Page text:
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Review: Patricia Francis’ The Art of Oppression at New Art Exchange

18 March 21 words: Alex Stubbs

Alex Stubbs checked out Patricia Francis’ The Art of Oppression as it premiered at New Art Exchange

Filmed during the national lockdown, Patricia Francis’ third documentary, The Art of Oppression, is a compassionate journey into the lived experiences of three female artists: Honey Williams, Ferzana Shan, and Ivana Puskas. Setting off on an insightful voyage into the artistic practice of the three women, Francis delivers a forty-minute film that raises the question of what it means to be seen and heard in a world that suppresses, and often rejects, the power of women’s voices.

Separating the film into two distinct parts, Francis endeavours to give space to the voices of her subjects. The first half of the film centres on the childhood experiences of the three women, mostly through their time at school. Using voice overs and narrative storytelling, each of the women offers us very personal stories of exclusion, racism, and xenophobia. Told alongside short clips and images of the women creating art, the woven nature of art and life is reinforced. By the second half, where Francis turns to a more traditional interview-style, the focus is on the social and political influences that have influenced the three artists.

Francis opens the door into her subjects’ artistic processes and, in turn, endeavours to build a broader picture of who her subjects are. Can these three women ever separate themselves from their art? More importantly, do they even want to? They are, after all, practicing artists, each exploring very different ideas surrounding race, gender, sexuality, and identity. Throughout the film, Francis makes clear that, as women, their identity is inextricably linked to their art making. “I would definitely say that my art was political, and socio-political,” Williams says in the film. It’s the connection between art and identity that is key: “It’s just because [my art is] of me - it’s begat from me - so it’s going to be.”

When each of the three artists reveal their work at the end of the film, it becomes vitally clear that this is a tangible process that has a profound effect on the artists themselves. A sense of relief is the consensus amongst the three women: “I’ve got across what I wanted to say,” notes Shah, “...so yeah, I’m relieved - I’m pleased - I’m pleased that I got to say it, because it’s really therapeutic.”

This is a film that is about so much more than just art. We can feel Francis’ maturity as a director shining through

Francis is also keen to remind us that these are artists whose experiences, shaped by their social and political struggles, have had a tremendous effect on their creative practices. “I’m tired of just racism and the lack of opportunity and having to try and start again all the time,” Honey tells us, and we can see her desire to disrupt the system in her expressive paintings of Black women. For Ivana, it’s the resilience required as a woman that has shaped her experiences, especially in the male-dominated art world: “You need to be really resilient in order to survive in the art world,” reinforcing the fact that for women, remaining resilient is a requirement rather than an option.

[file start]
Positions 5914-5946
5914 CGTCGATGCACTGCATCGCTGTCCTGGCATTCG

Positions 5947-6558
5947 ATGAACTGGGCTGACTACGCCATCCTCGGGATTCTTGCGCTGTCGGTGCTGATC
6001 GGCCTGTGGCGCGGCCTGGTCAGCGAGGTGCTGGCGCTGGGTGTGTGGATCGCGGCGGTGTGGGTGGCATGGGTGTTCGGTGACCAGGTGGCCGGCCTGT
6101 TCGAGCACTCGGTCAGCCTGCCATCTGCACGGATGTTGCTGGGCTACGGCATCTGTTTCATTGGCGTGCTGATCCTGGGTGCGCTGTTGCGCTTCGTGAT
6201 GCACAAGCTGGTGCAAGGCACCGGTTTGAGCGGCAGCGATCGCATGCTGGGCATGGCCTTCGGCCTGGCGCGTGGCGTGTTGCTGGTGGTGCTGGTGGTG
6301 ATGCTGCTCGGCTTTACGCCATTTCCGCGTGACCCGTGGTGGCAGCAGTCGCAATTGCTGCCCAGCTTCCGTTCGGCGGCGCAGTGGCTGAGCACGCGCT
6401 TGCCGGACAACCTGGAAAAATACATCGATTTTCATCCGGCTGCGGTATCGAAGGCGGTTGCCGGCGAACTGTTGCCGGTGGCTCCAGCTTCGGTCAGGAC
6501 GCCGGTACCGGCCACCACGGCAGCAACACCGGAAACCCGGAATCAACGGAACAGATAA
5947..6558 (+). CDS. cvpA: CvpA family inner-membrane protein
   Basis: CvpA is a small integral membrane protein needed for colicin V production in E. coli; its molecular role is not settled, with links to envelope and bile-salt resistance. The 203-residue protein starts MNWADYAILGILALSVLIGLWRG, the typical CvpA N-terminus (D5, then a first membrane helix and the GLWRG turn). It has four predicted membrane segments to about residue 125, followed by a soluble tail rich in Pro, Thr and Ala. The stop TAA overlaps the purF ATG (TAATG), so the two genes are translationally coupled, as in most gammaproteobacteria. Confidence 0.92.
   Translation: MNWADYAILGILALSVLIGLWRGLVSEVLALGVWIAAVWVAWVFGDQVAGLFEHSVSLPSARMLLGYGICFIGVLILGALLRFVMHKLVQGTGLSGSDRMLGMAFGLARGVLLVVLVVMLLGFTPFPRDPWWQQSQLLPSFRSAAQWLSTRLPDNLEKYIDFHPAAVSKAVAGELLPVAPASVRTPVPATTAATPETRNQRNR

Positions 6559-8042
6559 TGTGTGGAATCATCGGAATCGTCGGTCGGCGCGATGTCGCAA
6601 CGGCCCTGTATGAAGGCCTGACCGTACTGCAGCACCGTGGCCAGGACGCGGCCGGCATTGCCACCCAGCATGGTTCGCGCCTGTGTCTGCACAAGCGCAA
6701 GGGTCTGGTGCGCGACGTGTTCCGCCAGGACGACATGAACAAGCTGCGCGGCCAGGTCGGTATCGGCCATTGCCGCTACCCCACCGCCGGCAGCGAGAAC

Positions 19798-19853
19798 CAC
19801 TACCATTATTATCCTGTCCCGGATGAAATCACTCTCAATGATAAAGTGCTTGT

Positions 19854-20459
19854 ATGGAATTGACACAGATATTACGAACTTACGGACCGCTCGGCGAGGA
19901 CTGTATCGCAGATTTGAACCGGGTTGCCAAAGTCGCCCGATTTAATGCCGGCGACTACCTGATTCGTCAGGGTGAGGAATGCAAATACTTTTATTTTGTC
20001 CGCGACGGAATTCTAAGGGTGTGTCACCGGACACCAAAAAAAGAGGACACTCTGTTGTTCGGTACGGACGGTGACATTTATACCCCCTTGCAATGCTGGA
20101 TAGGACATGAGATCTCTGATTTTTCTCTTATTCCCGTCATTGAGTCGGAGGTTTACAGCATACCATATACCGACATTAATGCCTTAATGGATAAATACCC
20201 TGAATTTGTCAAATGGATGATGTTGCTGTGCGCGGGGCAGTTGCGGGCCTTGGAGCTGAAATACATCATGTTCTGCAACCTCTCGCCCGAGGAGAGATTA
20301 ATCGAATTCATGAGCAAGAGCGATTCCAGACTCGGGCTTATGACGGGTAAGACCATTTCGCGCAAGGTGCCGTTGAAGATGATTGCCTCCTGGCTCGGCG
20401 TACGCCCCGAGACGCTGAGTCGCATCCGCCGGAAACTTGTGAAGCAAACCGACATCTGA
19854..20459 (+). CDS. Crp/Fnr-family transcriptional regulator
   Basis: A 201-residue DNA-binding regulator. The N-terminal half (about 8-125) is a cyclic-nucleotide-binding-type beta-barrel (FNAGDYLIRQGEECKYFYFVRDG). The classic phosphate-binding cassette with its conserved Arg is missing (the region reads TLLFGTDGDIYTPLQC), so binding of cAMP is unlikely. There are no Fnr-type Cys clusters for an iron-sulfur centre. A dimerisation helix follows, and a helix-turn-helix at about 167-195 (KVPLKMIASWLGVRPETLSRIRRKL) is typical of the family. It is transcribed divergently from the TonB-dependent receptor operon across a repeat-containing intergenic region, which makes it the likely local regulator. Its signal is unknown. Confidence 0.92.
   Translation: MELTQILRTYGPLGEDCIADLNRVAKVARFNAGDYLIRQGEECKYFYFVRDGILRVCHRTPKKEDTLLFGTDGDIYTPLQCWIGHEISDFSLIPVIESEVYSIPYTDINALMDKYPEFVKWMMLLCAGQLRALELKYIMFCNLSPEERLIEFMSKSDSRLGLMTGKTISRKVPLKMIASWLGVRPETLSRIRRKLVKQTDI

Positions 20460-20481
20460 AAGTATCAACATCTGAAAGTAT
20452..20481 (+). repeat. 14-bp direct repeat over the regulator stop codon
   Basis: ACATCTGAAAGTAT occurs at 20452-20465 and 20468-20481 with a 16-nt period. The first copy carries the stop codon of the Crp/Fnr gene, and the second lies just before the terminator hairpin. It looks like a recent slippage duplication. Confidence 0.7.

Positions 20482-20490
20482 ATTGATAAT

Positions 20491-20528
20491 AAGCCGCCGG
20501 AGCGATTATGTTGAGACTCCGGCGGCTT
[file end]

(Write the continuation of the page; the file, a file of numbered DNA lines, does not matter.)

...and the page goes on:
Though the film focuses on the art created by the three women - the final reveal is emblematic of Francis’ desire to root the film in art - other themes are explored. Francis gives the women the necessary space to share their life experiences, providing a deeper inspection into who they are outside of their artmaking. Perhaps the most powerful is the story of the women realising, for the first time, that they are different from others around them. Here Francis captures a deeply personal moment. It’s one that hopefully educates the viewer as much as it moves them emotionally.

For Francis, “The Art of Oppression is a film “about art that is made from an understanding of existing within a marginalised group.” Yet it feels as if this is a film that is about so much more than just art. We can feel Francis’ maturity as a director shining through. She navigates the risk of imposing her own voice with the tact and awareness of someone who knows what she is doing and is confident and secure in the knowledge that she has created something important. She disrupts traditional documentary film traditions with ease and exhibits an intuitiveness in her interview style that is carried throughout the film. Ultimately, Francis has crafted an entertaining and eye-opening film that is as honest in its inquisitiveness as it is playful in its aesthetic, and for that she should be applauded.

The documentary is available to watch again on Patricia Francis’s website

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